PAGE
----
One big attraction was conducting our drive on a circuit laid out on the World War II-era Canadian Air Force field at Dunsfold Park, better known as the Top Gear test track – The Stig's stomping grounds.
Given all of our potential excitement threatening to poop out on us, we cajoled McLaren's crew into handing over every bit of photo and video from the day in order to mash together something for your viewing enjoyment, and we insisted on the eminently photogenic McLaren Orange car (known in Bruce's day as Papaya Orange) with the lightweight package.
Still, it was McLaren's 592-horsepower Great Orange Hope, it was the 1.75-mile Dunsfold Park figure-eight circuit, and we managed to get everything as loosey-goosey as was safely possible in the standing water.
Despite the Ark-worthy weather, we don't regret our day, as the Mac was still good fun on the wide-open tarmac. All of the standing water and the glaring reflection of breaks in the (cruelly far away from us) clouds made it nearly impossible to see the several points where the circuit was demarcated with little more than painted-on red and white rumble strips.
Our MP4-12C for this (smaller-than-planned) story came, as mentioned, with the lightweight package that includes the biting carbon-ceramic brake discs, carbon fiber shell seats, carbon fiber front splitter and rear diffuser, lithium-ion racing battery as standard and lighter wheels. This brought curb weight down to around 3,085 pounds from the usual 3,160 lbs.
Whereas the conditions gave us little sense of the benefits of the stabilizer-bar-free ProActive Chassis Control setup that everyone's been talking about, the MP4-12C proved remarkable in the mega-wet. It would have been a slightly different story had the car been wearing the optional Pirelli P Zero Corsa treads, but our car was wisely outfitted with standard P Zeros (235/35 19-inch front and 305/30 20-inch rear).
On one of those perfect dry days we weren't benefiting from, the Mac at its quickest can almost certainly hit 60 mph from a standstill in 2.9 seconds with some regularity. We weren't doing those numbers today, but we did play with the various ProActive chassis/stability control modes and powertrain modes while dicing between second, third and fourth gears of the Seamless Shift Gearbox using the McLaren's unique pre-cogging paddles.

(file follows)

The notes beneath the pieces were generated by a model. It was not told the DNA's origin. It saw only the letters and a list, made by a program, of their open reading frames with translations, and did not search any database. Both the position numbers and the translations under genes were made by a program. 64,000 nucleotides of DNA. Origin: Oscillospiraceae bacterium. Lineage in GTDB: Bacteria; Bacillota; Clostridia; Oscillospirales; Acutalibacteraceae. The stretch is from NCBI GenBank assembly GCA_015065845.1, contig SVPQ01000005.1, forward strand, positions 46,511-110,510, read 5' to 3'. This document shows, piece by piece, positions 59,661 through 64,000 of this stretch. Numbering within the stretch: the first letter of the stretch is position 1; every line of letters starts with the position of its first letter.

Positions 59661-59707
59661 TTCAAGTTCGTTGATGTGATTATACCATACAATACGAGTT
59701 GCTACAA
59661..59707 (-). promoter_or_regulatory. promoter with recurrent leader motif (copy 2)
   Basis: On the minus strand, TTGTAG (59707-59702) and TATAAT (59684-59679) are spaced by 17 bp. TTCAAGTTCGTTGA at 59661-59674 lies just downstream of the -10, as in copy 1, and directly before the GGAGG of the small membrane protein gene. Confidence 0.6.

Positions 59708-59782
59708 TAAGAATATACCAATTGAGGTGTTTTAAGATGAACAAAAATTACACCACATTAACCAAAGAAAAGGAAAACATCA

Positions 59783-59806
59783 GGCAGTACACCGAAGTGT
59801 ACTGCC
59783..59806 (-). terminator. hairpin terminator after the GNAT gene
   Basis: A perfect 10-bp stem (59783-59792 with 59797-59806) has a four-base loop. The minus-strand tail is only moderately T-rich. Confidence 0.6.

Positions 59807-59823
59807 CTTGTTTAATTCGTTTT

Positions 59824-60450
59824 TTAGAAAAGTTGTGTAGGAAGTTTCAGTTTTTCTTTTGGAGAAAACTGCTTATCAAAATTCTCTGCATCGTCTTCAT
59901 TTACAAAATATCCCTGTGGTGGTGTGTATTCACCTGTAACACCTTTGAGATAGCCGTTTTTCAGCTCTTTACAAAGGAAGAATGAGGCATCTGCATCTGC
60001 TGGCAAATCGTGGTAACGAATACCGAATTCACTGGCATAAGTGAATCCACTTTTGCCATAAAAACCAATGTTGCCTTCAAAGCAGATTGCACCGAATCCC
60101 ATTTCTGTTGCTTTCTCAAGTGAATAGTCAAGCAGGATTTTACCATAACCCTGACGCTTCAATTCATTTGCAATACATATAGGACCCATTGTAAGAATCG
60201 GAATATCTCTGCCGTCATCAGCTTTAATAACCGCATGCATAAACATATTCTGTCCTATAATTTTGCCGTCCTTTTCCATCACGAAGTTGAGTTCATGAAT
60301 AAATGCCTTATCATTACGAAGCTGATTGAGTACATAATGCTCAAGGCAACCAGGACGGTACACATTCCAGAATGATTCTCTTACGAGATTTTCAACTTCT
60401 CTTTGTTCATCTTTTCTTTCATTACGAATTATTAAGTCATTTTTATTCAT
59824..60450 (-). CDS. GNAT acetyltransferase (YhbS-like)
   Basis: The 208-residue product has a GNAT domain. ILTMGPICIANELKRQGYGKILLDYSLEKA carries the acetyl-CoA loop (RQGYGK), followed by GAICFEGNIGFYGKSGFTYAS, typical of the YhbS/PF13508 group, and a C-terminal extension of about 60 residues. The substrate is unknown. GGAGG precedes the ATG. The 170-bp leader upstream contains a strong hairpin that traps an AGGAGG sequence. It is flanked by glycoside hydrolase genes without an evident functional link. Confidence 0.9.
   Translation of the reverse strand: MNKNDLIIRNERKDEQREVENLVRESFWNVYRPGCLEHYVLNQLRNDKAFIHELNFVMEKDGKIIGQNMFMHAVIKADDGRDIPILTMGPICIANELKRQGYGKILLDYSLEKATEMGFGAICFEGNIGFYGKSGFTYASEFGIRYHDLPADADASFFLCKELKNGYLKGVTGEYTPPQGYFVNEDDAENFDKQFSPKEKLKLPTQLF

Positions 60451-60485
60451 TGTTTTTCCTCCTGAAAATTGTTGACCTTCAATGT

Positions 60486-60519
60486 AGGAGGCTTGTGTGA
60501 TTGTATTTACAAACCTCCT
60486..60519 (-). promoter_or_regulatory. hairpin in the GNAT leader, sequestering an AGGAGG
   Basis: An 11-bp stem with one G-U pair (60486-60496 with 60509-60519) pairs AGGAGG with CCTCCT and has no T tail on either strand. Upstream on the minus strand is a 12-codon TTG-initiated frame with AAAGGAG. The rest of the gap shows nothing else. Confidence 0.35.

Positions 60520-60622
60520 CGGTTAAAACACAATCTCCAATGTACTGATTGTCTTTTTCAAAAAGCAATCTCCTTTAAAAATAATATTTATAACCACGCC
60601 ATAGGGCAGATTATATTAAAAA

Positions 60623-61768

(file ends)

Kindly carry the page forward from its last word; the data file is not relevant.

In those slippery moments (both naturally occurring and induced) requiring quick recovery via throttle and steering, the McLaren is, to its credit, our supercar of choice versus the Ferrari 458 Italia, at least in the ridiculous wetness. The coupe proved to be clinically smooth and sweat-free through the track's potentially dramatic bits while peeling away a minimum of speed. It got to the point where we were inducing a whole lot of silly mistakes just to see how it recovered. The recovery was always complete and quick, losing little of our line through the circuit. Would a Porsche 911 Turbo, GT2, or Lamborghini LPWhatever be better in these conditions? It'd be a great comparo.
McLaren has delivered 180 examples of the MP4-12C throughout the UK and mainland Europe, with 100 of those being customer cars and the rest demo units. To the company's credit, there's a sort of real-world testing loop happening with these cars: McLaren has been getting massive owner feedback that has resulted in several software tweaks that have been implemented since our prototype drive in Portugal six months back.
These tweaks include making some warning lights that are less sensitive to react to fluid temperatures, an ECU that is quicker to boot up and shut down so as to spare battery energy, and a more infinitesimally precise fuel gauge. All delivered cars have been upgraded to reflect all of these advancements, and officials say that its early-adopter clients very much dig being this involved. McLaren just wants these things to be perfect by the time the wider waiting world of paying clients gets their units. North American MP4-12Cs start arriving in garages this January, while U.S. dealer demo cars with all tweaks tweaked began arriving in November.
An important last tweak to mention. The only criticism regarding the bi-turbo 3.8-liter V8 engine has been its less-than-thrilling exhaust sound. Across the board, journalists and early owners simply wanted more audible passion bursting forth from the 12C, especially when on the circuit. In Track mode now, the valves of the dual exhaust stay fairly wide open from zero rpm instead of waiting until 4,000 rpm to yell a bit. Inside the cabin, we totally felt the difference and the sensations are fantastic now. If you haven't yet, watch the Short Cut video to hear what we mean. Outside the car, those two turbos are still muffling their song a bit.
But fast and glorious she is, this MP4-12C. Even in the wet.